2021 Saw The Return Of The Bass Lake Fireworks And Boat Parade!
FREE SOFT SERVE ICE CREAM CONE
Get your FREE soft serve ice cream cone from Good Ol’ Daze courtesy of Bass Lake Realty. Valid one day between 8/1 and 8/31/21. Good for up to 8 people. Paper coupon required.
ACTIVE BASS LAKE, OAKHURST, NORTH FORK, AND COARSEGOLD RESIDENTIAL LISTINGS AS OF JUNE 30, 2020 COMPARED TO 2021
BASS LAKE AREA TRAILS
Sierra National Forest, Bass Lake Ranger District
There are a number of easily reached trails in the Bass Lake Area offering a variety of experiences and can enhance your visit.
For all trails, bring lots of drinking water and wear appropriate hiking footwear. Most trails have easy to moderate slopes with a few having steep slopes. Plan to take your time and your camera!
Pack out all trash you pack in and stay on designated trails. Cutting across switchbacks causes erosion of soils and trail damage.
Willow Creek Trail (22E03)
One of the most challenging trails is the Willow Creek Trail (22E03) which can be reached either by the North Shore Road next to the Falls Day Use parking area, or from the Willow Creek parking area off of Road 274.
The trail is 2.7 miles long, ending at the McLeod Flat Road and offers moderate to steep hiking.
The main attractions of this trail arc are Angel Falls and Devil’s Slide, two breathtaking waterfalls, and a variety of quiet spots and scenic views.
Along with the spectacular waterfalls, Willow Creek presents dangers in its extremely slippery rocks and swirling pools.
These can be deadly.
Many people have been injured and some have lost their lives.
Please be careful and stay on the trail!
About three tenths miles beyond the Devil’s Slide turnoff, the Chilkoot trail branches off to the east traveling farther up Willow Creek.
Goat Mountain (22E94) / Spring Cove Trails (22E18)
On the south side of Bass Lake, Goat Mountain fire lookout is accessible via the Spring Cove Trail (22E18) and the Goat Mountain Trail (22E94).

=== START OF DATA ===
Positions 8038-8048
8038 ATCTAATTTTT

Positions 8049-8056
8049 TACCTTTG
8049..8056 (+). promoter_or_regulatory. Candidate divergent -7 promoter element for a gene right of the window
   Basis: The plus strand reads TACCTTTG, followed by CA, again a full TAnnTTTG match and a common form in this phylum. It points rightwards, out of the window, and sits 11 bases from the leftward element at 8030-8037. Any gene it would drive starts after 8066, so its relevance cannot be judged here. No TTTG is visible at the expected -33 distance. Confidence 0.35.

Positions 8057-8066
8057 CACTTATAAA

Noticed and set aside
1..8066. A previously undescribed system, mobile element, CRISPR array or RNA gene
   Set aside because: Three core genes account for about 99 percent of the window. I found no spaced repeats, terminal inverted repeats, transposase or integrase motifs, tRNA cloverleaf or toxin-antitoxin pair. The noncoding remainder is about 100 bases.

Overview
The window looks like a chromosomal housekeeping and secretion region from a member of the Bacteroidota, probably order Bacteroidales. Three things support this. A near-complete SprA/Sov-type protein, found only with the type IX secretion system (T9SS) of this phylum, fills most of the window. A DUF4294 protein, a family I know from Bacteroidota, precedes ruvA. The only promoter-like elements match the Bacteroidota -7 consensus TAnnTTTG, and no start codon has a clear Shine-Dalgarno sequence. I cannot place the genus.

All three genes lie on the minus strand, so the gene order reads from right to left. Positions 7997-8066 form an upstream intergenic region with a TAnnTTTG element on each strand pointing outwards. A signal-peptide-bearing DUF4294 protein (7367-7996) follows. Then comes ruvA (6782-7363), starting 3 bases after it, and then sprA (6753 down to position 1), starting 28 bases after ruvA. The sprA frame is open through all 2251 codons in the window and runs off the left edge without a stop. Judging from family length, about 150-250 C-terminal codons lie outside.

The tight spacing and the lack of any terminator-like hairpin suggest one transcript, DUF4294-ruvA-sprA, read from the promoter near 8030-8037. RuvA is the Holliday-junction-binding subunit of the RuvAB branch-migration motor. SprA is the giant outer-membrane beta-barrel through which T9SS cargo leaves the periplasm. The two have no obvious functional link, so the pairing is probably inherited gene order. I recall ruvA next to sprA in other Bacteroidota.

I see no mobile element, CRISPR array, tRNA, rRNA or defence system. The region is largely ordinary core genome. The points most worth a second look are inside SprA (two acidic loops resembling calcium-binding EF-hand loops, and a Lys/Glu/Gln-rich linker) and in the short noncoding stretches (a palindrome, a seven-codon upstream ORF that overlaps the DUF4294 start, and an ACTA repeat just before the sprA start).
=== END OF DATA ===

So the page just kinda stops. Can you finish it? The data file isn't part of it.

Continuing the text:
The Goat Mountain Trail begins in the Forks Campground and the Spring Cove Trail begins on the east side of the Spring Cove Campground entrance. It is about two and a half miles between the campgrounds.
Both trails intersect in about an eighth of a mile, with another 2.5 miles to the lookout. Both offer spectacular views of Bass Lake and the mountains.
Way-Of-The-Mono Interpretive Trail
Visitors curious about the first people to inhabit the area will want to visit the Way-of-the-Mono Interpretive Trail. This self-guided loop trail is about one half mile long, offering a spectacular vista point to view the lake and mountains. Signs along the trail describe who the Mono people were and how they lived. The trailhead is located across from the Little Denver Church Day Use Area and has an ample parking area.
PREPARING YOUR HOME FOR SALE
Before you put your home on the market, take an impartial look at your property, inside and out.
You may have only one chance to pique potential buyers’ interest when they view your home, so
don’t let easily correctable flaws stand in the way.
THE CENTRAL CALIFORNIA ANIMAL DISASTER TEAM IS NAMED “NONPROFIT OF THE YEAR” IN STATE’S 8TH SENATE DISTRICT
CCADT is proud to announce it has been selected as “Nonprofit of the Year” by Senator Andreas Borgeas. CCADT is one of more than one hundred nonprofits that are being honored by their state senators and assembly members for their contributions to the communities they serve.
“We are deeply honored to be recognized by Senator Andreas Borgeas as the Nonprofit of the Year in the 8th Senate District. Since 2011, our volunteers have committed themselves to saving our valley’s animals during times of crisis.
Many people consider their pets to be family members and will risk their lives to save them. Therefore, saving animals may also save human lives”. – Naomi Tobias, Founder and CEO.
This year the California Legislature declared June 23rd to be California Nonprofits Day. Each year legislators from across California have chosen a Nonprofit of the Year in their district.
“The pandemic and shelter-in-place orders of the past year and a half have put nonprofits – usually hidden in plain sight – in the spotlight,” explains Jan Masaoka, CEO of the California Association of Nonprofits (CalNonprofits).
“California Nonprofit of the Year is an opportunity for our elected officials to celebrate the good work they see nonprofits doing in their districts, and for everyone to appreciate the collective impact of nonprofits in our communities.”
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